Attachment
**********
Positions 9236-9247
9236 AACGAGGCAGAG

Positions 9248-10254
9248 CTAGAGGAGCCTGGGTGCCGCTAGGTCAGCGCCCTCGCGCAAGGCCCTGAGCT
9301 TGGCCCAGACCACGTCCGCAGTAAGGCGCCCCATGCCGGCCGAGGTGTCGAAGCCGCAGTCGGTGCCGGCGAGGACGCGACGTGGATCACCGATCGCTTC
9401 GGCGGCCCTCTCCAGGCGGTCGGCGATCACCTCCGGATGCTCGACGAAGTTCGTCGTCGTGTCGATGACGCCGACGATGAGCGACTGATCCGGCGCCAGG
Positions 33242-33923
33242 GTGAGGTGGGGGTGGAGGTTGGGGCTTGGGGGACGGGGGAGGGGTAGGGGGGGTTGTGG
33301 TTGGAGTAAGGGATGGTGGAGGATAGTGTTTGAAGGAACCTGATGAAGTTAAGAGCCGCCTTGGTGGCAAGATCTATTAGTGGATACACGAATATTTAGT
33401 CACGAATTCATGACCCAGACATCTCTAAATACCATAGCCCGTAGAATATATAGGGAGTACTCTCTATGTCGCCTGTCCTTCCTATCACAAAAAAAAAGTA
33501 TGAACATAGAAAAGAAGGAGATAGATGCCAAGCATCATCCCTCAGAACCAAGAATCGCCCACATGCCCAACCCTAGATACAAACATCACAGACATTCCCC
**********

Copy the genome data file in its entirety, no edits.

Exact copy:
Positions 9236-9247
9236 AACGAGGCAGAG

Positions 9248-10254
9248 CTAGAGGAGCCTGGGTGCCGCTAGGTCAGCGCCCTCGCGCAAGGCCCTGAGCT
9301 TGGCCCAGACCACGTCCGCAGTAAGGCGCCCCATGCCGGCCGAGGTGTCGAAGCCGCAGTCGGTGCCGGCGAGGACGCGACGTGGATCACCGATCGCTTC
9401 GGCGGCCCTCTCCAGGCGGTCGGCGATCACCTCCGGATGCTCGACGAAGTTCGTCGTCGTGTCGATGACGCCGACGATGAGCGACTGATCCGGCGCCAGG
Positions 33242-33923
33242 GTGAGGTGGGGGTGGAGGTTGGGGCTTGGGGGACGGGGGAGGGGTAGGGGGGGTTGTGG
33301 TTGGAGTAAGGGATGGTGGAGGATAGTGTTTGAAGGAACCTGATGAAGTTAAGAGCCGCCTTGGTGGCAAGATCTATTAGTGGATACACGAATATTTAGT
33401 CACGAATTCATGACCCAGACATCTCTAAATACCATAGCCCGTAGAATATATAGGGAGTACTCTCTATGTCGCCTGTCCTTCCTATCACAAAAAAAAAGTA
33501 TGAACATAGAAAAGAAGGAGATAGATGCCAAGCATCATCCCTCAGAACCAAGAATCGCCCACATGCCCAACCCTAGATACAAACATCACAGACATTCCCC